The first keynote presentation of this week's Keystone meeting on autoimmunity and transplantation tolerance ended in a rather surprising way -- the speaker was actually heckled during the question answer session for comparing autoimmunity to cancer. When the mechanisms that keep the immune system from attacking itself break down, diseases like diabetes type 1, lupus, and psoriasis can result. Many in the field have focused on how particular inherited mutations change the immunological landscape and looked for environmental triggers that ultimately initiate the disease. But Christopher Goodnow from Australian National University, one of the leaders in this field, thinks genetics trumps environmental signals in kicking off linkurl:autoimmunity.;http://www.the-scientist.com/supplement/2007-5-1/ He started his keynote talk by describing just how difficult it is to break natural tolerance to self-antigens. In most cases, he pointed out, this doesn't happen all at once - autoimmune diseases develop over many years. He gave the example of the...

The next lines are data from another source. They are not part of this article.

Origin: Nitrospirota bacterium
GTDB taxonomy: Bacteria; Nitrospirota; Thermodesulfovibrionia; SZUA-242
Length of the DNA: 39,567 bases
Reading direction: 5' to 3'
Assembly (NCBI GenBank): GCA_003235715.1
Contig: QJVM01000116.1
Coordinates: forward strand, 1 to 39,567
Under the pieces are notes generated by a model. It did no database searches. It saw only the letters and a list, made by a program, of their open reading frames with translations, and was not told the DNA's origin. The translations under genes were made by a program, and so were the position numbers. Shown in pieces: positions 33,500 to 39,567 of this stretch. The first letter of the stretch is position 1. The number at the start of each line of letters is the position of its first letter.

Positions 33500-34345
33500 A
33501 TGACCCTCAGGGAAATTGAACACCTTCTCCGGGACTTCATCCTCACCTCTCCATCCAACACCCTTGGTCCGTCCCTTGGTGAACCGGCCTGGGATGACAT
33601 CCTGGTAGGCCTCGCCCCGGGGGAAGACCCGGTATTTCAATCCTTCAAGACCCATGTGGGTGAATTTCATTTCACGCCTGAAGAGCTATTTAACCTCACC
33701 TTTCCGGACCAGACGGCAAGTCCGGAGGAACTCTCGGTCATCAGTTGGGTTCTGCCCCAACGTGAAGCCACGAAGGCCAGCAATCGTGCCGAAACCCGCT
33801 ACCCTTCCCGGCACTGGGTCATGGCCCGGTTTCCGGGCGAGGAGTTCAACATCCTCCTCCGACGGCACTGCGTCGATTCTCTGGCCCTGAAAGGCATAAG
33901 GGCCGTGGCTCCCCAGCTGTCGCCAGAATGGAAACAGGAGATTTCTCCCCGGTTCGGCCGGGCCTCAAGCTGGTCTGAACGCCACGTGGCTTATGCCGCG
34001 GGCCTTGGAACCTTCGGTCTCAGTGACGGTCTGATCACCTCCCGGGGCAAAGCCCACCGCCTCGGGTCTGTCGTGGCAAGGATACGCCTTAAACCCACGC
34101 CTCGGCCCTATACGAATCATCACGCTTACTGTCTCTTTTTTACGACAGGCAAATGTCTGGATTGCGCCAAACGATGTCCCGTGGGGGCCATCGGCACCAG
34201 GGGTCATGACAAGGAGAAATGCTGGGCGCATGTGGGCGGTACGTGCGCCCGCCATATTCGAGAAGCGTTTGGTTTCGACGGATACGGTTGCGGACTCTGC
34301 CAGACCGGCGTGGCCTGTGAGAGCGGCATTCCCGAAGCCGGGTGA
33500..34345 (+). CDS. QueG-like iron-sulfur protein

Interested in reading more?
Become a Member of
Receive full access to more than 35 years of archives, as well as TS Digest, digital editions of The Scientist, feature stories, and much more!
Already a member?